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Finely made women in 'Cashmere'

January 05, 2008|Mary McNamara | Times Staff Writer

Say what you will about the "Enjoli" campiness of some of the ads, but I defy anyone to speak slightingly about the cast of "Cashmere Mafia," a female foursome so formidable that two of them are Australian. Not the characters, which are straight-up American power babes, but the women who play them prove once again that limited opportunities for female leads in film are a tremendous boon for television.

There's Miranda Otto, so regal and moving as Eowyn in "The Lord of the Rings" movies, alongside fellow Aussie Frances O'Connor, who has starred in such high-end fare as "Madame Bovary" and "Mansfield Park." There's Lucy Liu, who needs no formal introduction, shoulder to shoulder with Bonnie Somerville, formerly of "NYPD Blue" and "The O.C."

Together, they play four high-functioning, A-list New York career gals who look like supermodels, talk like society dames and still manage to find loads of time for girl bonding. "Sex and the City" meets Edith Wharton by way of "The Devil Wears Prada." Got all that? Actually, you might want to have a notebook handy, not to mention a Valium; while the ABC dramedy is entertaining, it's not exactly relaxing. Watching these gals wield their cellphones, BlackBerries and personal assistants like light-sabers has much the same effect on the nervous system as a triple-shot, low-fat, no-foam cappuccino -- you may be up for hours.

Which doesn't mean they aren't human. Of course they are, and that's where all the fun is. Liu's character Mia, for instance, has just become engaged to her fellow magazine bigwig, only to be pitted against him in a race for publisher. You know, the typical personal versus professional tug of war so many of us face. Otto's Juliet Draper is the CEO/philanthropist with the perfect husband -- ha! Zoe (O'Connor) takes on the Power Mommy dilemma, complete with her own personal nemesis, a stay-at-home mother with eyes toward Zoe's husband -- this devil wears a velvet tracksuit -- while hot young designer Caitlin (Somerville) is wondering if maybe the reason she can't seem to find a boyfriend is because she doesn't really like boys.

Have we got all the psycho-emotional bases covered? Well, no one seems to have a brother or sister in Iraq, but otherwise yes, we do.

Creator Kevin Wade ("Working Girl") and executive producer Darren Star ("Sex and the City," "Melrose Place") are obviously trying to explore all the multitasking, power-sharing, guilt-juggling issues the modern working woman faces but without any of the dreary, suburban, Payless-shopping reality. These women are rich and fabulous, their clothes couture, their hair exquisite, their upper arms toned so beautifully they go sleeveless in winter. They are aspirational marketing made flesh, the women whom magazine editors and ad reps all think so many of us want to be. And if we all keep our wits about us, this isn't necessarily a bad thing.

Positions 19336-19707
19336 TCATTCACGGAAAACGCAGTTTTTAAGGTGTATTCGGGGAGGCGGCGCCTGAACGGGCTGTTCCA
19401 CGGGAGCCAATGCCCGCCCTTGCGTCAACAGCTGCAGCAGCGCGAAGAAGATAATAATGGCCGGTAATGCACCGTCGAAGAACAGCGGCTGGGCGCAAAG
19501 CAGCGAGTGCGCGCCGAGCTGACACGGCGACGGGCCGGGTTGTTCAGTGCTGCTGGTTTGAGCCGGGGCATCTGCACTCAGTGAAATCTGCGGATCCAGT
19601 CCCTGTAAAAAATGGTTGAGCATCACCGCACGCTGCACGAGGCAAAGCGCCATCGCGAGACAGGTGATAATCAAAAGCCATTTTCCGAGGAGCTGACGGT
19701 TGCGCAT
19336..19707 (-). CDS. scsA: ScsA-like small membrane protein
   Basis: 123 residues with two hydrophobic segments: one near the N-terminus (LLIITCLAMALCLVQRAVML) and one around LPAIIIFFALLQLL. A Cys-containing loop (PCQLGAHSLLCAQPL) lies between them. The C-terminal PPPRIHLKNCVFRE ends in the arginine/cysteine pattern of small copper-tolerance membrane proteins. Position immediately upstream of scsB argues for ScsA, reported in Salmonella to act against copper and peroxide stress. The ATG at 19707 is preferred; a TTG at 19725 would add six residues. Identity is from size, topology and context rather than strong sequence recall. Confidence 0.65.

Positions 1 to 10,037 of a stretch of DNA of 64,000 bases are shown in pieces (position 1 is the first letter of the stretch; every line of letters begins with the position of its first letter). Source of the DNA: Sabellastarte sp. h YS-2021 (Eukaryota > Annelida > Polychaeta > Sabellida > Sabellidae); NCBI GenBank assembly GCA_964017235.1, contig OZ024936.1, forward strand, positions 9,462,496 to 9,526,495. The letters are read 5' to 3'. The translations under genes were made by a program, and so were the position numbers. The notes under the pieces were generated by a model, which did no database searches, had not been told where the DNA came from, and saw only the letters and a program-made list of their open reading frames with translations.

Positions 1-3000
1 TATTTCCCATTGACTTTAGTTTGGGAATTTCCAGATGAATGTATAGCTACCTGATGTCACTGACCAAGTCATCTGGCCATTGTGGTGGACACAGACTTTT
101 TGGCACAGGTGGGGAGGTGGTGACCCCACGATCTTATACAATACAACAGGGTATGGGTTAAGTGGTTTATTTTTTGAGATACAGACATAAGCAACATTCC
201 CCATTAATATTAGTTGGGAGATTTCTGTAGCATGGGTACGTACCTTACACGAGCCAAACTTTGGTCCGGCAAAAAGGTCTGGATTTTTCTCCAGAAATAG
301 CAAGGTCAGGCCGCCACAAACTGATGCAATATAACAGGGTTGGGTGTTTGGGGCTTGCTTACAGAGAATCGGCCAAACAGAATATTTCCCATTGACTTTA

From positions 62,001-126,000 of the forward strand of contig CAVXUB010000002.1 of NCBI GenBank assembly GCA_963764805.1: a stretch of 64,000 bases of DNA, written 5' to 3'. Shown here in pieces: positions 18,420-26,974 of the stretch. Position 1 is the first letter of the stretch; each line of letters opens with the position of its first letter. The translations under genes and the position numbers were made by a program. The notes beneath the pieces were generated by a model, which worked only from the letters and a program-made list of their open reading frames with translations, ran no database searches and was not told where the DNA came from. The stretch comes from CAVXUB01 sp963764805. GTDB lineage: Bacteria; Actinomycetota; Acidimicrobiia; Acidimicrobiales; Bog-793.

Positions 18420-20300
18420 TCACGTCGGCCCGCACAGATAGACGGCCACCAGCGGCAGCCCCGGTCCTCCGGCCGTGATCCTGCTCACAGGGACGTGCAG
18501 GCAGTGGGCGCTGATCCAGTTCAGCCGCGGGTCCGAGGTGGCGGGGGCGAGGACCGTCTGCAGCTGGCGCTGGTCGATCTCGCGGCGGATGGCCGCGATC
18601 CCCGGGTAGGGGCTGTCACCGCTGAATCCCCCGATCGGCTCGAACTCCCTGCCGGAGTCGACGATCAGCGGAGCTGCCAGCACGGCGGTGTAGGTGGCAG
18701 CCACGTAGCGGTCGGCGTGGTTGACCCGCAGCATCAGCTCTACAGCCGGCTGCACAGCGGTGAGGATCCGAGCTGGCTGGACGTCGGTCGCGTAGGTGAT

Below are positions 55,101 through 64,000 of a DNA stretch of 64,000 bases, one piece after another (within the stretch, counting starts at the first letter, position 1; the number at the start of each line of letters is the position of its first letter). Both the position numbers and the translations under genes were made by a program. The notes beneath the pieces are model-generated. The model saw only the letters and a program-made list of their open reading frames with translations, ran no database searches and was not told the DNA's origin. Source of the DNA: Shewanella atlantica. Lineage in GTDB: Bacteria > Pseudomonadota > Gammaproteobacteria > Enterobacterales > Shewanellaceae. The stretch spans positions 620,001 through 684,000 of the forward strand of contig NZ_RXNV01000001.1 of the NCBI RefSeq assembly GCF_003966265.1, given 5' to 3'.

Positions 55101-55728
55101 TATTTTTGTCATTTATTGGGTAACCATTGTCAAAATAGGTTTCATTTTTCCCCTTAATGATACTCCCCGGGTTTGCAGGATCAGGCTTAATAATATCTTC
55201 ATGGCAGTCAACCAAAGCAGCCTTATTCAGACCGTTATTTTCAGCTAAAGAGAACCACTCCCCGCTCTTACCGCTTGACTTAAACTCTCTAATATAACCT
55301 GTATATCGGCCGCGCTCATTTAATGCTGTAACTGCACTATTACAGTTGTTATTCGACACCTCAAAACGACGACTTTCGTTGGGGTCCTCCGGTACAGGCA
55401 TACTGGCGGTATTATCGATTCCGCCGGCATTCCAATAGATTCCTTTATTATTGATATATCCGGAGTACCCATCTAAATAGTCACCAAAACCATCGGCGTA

Because it's fun to watch the rich and mighty stumble and scheme, which novelists as diverse as William Thackeray and Judith Krantz have long known. In the first two episodes at least, the quality of the acting and the writing brings depth to what could so easily be the fetid shallows of life issues of the rich and famous. Clearly, "Cashmere" is supposed to be a "Sex and the City" all grown up, though its subtext -- women still must juggle career and real life in ways that men do not -- is a bit weightier than the revelation that women like all sorts of sex, and talk about it, often in alarming detail. The idea that a woman can trust only her girlfriends is a bit more disturbing among women approaching 40 when, one hopes, mates and at least a few colleagues would not be adversarial, but in a world where the film box office is dominated by "Enchanted," which celebrates a woman so retro she is literally a cartoon character, who are we to argue?

All is forgiven by keeping in mind that "Cashmere Mafia" is not social satire or even social commentary, but pure social fantasy. Wouldn't it be nice if you and your best girlfriends from college (or, in this case, business school) all rose high and mighty together yet stayed popcorn-night close? Wouldn't it be great to whistle up solutions to every problem by speaking short declarative sentences into a cellphone, then snapping it shut with a satisfied smile? Wouldn't it be terrific to always find restaurant-front parking and instantly appearing cabs, even in Manhattan? You bet it would.

Of course, anyone even approaching the level of ambition embodied in "Cashmere" won't be watching -- none of this fab four so much as glances at a television or a newspaper because, my dear, who has the time? So there is the added bonus of feeling free to shake our heads at women so driven they don't even understand the curative nature of watching such a sprinkle-coated cupcake of a show like "Cashmere Mafia" just to see if it goes anywhere interesting.

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